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JustAnother
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PostPosted: Fri Sep 23, 2016 3:57 pm    Post subject: xfce menus are missing Reply with quote

I just did a routine @world update. Now xfce is missing the menu bar at the top, and the icons at the bottom. The right mouse button works, and I can can bring up the xfce terminal, but the window won't expand, so the terminal is almost useless.

The xfce log says /usr/share/applications/xfce-terminal.desktop failed with status code 256, but that looks like a terminal failure, not a desktop failure.

Where do I start? I don't have a working gui.

Is there a way to systematically test an xfce installation? Should I rebuild the whole thing? Or uninstall/reinstall?

Thanks
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Roman_Gruber
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PostPosted: Sat Sep 24, 2016 9:50 am    Post subject: Reply with quote

Code:
revdev-rebuild


Have you tried wtih a clean home directory? e.g. create a new user and try it. Maybe you ahve some clutter in your homedirectory config files

Workaround: You may install temporarily another desctop environment to fix your xfce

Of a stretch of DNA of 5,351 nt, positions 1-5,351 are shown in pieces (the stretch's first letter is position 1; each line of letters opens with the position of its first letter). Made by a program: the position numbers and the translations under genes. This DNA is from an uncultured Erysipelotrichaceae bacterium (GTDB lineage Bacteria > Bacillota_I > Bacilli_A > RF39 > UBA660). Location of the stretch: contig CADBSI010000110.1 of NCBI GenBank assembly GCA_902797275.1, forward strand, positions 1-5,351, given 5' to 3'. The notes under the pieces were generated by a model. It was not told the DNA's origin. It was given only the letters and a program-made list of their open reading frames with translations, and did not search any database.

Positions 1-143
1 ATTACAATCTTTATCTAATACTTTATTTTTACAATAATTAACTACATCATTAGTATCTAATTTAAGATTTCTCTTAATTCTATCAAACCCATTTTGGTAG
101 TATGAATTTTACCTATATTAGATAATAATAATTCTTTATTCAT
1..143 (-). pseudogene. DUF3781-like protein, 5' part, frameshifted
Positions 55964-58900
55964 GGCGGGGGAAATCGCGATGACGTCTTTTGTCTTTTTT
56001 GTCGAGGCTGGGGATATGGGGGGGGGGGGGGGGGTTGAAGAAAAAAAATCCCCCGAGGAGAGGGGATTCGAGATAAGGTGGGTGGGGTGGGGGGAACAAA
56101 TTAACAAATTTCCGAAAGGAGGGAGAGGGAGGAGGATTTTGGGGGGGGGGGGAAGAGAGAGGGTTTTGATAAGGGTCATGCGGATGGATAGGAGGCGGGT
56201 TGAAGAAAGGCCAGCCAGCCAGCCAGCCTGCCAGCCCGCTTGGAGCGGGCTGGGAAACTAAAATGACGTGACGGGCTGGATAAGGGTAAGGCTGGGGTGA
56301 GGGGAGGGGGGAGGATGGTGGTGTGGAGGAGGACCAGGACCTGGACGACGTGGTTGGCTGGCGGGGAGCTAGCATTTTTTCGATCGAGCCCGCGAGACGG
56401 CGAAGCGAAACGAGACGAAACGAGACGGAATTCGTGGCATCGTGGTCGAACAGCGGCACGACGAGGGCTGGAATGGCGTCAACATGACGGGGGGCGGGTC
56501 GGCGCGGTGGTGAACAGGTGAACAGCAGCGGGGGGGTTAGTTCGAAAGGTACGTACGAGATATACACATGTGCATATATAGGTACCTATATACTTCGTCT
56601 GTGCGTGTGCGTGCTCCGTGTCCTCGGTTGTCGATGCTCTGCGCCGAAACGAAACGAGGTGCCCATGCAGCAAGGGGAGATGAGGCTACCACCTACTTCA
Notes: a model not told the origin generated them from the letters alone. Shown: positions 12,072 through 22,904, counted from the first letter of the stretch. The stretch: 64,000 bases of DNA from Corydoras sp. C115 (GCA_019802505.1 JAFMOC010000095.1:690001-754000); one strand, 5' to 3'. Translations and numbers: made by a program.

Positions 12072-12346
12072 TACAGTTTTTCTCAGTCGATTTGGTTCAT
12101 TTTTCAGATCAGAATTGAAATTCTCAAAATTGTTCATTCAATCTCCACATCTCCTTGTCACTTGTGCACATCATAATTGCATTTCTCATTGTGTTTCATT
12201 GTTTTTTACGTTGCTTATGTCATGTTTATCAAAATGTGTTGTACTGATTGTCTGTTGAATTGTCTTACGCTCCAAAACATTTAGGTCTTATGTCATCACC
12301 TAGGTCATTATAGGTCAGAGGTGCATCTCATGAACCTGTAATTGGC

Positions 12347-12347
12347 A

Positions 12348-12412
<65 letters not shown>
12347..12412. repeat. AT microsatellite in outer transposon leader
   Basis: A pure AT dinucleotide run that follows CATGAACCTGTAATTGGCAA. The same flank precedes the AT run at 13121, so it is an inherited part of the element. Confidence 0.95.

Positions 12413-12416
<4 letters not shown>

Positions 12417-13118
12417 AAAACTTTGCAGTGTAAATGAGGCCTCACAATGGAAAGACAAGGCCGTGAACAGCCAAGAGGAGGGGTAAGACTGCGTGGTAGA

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JustAnother
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PostPosted: Sat Sep 24, 2016 10:06 pm    Post subject: Reply with quote

As soon as I posted this problem, I noticed something else. There is most definitely something strange going on.

Here is my setup:

A desktop with Debian wheezy, with standard ethernet NIC.
An old laptop (HP ZD 7000 series, circa 2004, guinea pig computer, with gentoo linux. Standard ethernet NIC, and a Broadcom 4306 wireless NIC (which actually works).
I use a raritan KVM switch to switch back and forth between the two machines. Both machines have the usual USB keyboard & mouse. But the laptop takes its video signal to the KVM switch through the external monitor port.

Apparently the laptop external monitor port does not simply clone the signal going to the laptop screen - there is another layer of management tossed in
that treats the external port like a second monitor. This has led to some funny stuff in the past:

1: Every boot of gentoo is like the lottery when it comes to the little characters vs. the medium-sized characters on the laptop boot screen. While the medium characters fill the screen of both the laptop screen and external port "screen", there is a gap at the bottom of the laptop screen. This doesn't bother me, as the laptop is off to the side and the KVM monitor is in front of me.